Thank God for Satan, as more than 60 Catholic clergy (66 perhaps?) gather in Rome for a 6-day (another 6!) conference on “Exorcism”, this week, at the Regina Apostolorum Pontifical University, Rome. The event will examine how the web has made it easier than before to access information on Devil-worship and the occult, reports the Daily Telegraph:
“The internet makes it much easier than in the past to find information about Satanism,” said Carlo Climati, a member of the university who specialises in the dangers posed to young people by Satanism.
“In just a few minutes you can contact Satanist groups and research occultism. The conference is not about how to become an exorcist. It’s to share information about exorcism, Satanism and sects. It’s to give help to families and priests. There is a particular risk for young people who are in difficulties or who are emotionally fragile,” said Mr Climati.
Organizers of the event say the rise of Satanism has been dangerously underestimated in recent years.
“There’s been a revival,” said Gabriele Nanni, a former exorcist and another speaker at the course.
Over the course of 6-days, the exorcists will scrutinise the phenomenon of Satanism with “seriousness and scientific rigour”, avoiding a “superficial or sensational approach.”
In theory, any priest can perform an exorcism – a rite involving prayers to drive the Devil out of the person said to be possessed.
But Vatican officials said three years ago that parish priests should call in professional exorcists if they suspect one of their parishioners needs purging of evil. An exorcist should be called when “the moral certainty has been reached that the person is possessed”, said Father Nanni, a member of the Vatican’s Congregation for the Causes of Saints. That could be indicated by radical and disturbing changes in the person’s behaviour and voice, or an ability to garble in foreign languages or nonsensical gibberish.
While the number of genuine cases of possession by the Devil remained relatively small, “we must be on guard because occult and Satanist practices are spreading a great deal, in part with the help of the internet and new technologies that make it easier to access these rituals,” he said.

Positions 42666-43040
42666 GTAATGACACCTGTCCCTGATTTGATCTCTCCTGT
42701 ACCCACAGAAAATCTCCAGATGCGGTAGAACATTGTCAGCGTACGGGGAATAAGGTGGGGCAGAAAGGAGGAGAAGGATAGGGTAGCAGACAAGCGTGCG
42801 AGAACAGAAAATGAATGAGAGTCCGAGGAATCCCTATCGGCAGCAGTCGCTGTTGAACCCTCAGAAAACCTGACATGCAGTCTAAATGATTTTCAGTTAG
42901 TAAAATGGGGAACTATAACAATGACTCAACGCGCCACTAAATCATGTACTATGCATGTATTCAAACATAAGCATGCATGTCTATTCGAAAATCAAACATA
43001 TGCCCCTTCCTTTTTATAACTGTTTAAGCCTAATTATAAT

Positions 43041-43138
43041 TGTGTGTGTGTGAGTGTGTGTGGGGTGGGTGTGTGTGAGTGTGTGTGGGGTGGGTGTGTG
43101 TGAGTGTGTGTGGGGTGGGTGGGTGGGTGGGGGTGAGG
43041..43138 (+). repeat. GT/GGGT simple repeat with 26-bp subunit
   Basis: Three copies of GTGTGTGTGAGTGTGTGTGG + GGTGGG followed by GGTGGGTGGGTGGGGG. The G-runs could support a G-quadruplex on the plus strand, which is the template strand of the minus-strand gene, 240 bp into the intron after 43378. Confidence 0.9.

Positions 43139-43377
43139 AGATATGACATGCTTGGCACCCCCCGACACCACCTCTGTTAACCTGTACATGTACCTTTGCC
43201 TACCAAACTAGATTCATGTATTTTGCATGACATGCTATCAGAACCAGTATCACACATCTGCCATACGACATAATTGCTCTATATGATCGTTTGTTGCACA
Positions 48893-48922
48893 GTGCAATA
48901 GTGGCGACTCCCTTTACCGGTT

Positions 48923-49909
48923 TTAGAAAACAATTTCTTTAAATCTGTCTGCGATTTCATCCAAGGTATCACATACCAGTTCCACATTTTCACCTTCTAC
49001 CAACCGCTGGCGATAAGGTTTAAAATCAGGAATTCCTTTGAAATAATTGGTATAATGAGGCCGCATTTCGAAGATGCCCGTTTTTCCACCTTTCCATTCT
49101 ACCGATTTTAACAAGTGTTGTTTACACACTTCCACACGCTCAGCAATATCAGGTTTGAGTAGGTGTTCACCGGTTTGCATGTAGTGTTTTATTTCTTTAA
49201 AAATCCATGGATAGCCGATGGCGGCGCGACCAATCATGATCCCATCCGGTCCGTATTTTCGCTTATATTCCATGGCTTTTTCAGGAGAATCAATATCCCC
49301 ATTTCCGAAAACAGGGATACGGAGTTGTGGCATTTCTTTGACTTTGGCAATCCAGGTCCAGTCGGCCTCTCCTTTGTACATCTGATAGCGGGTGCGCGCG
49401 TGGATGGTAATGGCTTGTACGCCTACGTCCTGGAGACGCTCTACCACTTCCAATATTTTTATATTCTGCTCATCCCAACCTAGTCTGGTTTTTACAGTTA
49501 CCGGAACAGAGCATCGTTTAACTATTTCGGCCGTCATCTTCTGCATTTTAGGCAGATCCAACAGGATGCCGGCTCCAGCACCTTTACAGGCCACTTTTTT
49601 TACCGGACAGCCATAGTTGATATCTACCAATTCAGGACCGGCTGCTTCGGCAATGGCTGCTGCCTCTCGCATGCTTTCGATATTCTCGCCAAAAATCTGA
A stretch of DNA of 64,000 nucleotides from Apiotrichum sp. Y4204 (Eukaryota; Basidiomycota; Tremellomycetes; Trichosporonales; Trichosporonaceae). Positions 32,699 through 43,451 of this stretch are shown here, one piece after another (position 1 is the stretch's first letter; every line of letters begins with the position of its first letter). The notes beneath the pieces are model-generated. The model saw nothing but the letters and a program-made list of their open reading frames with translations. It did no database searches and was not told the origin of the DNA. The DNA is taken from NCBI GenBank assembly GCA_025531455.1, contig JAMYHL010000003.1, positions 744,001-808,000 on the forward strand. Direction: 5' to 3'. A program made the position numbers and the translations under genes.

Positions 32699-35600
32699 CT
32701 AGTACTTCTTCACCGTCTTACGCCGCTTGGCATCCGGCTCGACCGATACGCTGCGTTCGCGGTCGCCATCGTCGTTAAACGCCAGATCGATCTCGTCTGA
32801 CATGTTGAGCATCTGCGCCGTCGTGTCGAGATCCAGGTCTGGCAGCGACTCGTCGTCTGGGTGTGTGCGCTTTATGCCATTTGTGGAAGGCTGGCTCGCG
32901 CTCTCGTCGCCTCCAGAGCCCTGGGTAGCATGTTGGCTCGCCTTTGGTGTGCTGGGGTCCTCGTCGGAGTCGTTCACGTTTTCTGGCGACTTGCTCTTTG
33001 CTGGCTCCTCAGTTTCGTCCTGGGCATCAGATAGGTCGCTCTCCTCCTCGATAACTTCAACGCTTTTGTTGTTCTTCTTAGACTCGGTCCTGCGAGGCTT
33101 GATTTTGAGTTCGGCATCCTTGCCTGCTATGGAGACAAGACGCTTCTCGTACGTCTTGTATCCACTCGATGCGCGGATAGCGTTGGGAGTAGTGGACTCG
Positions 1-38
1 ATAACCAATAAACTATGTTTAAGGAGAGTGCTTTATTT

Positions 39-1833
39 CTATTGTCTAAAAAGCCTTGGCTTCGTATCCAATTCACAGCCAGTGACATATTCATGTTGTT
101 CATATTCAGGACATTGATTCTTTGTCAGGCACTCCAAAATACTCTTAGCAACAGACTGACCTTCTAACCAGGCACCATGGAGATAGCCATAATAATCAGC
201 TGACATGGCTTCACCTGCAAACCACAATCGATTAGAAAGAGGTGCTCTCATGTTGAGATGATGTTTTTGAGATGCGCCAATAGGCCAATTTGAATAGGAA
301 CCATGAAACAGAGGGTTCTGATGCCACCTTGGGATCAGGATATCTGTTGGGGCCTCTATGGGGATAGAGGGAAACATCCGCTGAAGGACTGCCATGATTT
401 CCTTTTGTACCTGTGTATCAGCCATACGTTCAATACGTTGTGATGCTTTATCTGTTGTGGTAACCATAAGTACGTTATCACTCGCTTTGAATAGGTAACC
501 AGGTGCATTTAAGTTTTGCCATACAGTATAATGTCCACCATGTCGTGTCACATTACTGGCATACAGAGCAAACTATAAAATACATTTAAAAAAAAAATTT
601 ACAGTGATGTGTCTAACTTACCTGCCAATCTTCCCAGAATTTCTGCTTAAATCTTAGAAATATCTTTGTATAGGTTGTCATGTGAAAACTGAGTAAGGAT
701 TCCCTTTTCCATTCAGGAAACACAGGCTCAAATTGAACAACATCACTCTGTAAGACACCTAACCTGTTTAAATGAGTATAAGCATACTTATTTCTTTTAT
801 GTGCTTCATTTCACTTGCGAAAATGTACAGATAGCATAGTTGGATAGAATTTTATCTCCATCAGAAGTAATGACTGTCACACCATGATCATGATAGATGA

The Vatican’s chief exorcist claimed last year that the Devil lurked in the Vatican, the very heart of the Catholic Church.
Father Gabriele Amorth said people who are possessed by Satan vomit shards of glass and pieces of iron, scream, dribble and slobber, utter blasphemies and have to be physically restrained.
He claimed that the sex abuse scandals which have engulfed the Church in the US, Ireland, Germany and other countries, were proof that the anti-Christ was waging a war against the Holy See. He said Pope Benedict XVI believed “wholeheartedly” in the practice of exorcism.
The church’s International Association of Exorcists was set up in 1993, and meet in secret every 2 years, with the aim “of increasing the number of official exorcists worldwide.”
Since 2005, Catholic priests can sign up to learn how to cast away evil spirits from the possessed at the Vatican-backed college, the Athenaeum Pontificium Regina Apostolorum in Rome.
It runs a two-month course to teach the “spiritual, liturgical and pastoral work involved in being an exorcist.”
According to Father Giulio Savoldi, Milan’s official exorcist, requirements include “the supernatural force – the presence of God – and then suggest that the man picked to do this kind of work be wise and that he should know how to gather strength not just from within himself but from God.” The Roman Catholic’s new Exorcism RiteThe Roman Catholic’s new Exorcism Rite, which was updated in 1999 for the first time since 1614, stresses the importance of distinguishing who is really in need of an exorcism.
Father Savoldi said: “Those studying to become exorcists should also study psychology and know how to distinguish between a mental illness and a possession. And, finally, they need to be very patient.” He said the priest who undertakes the office should be himself a holy man, of a blameless life, intelligent, courageous, humble. He should avoid in the course of the rite anything resembling superstition and he should leave the medical aspects of the case to qualified physicians.
If that doesn’t turn your head, then you may enjoy Mark Kermode’s fascinating BBC documentary, Fear of God: The Making of ‘The Exorcist’, which examines the story of classic 1973 horror movie, with cast and crew, and discusses the true events inspired William Peter Blatty’s original novel.
Previously on DM
The rest of Mark Kermode’s documentary on the making of ‘The Exorcist’ after the jump…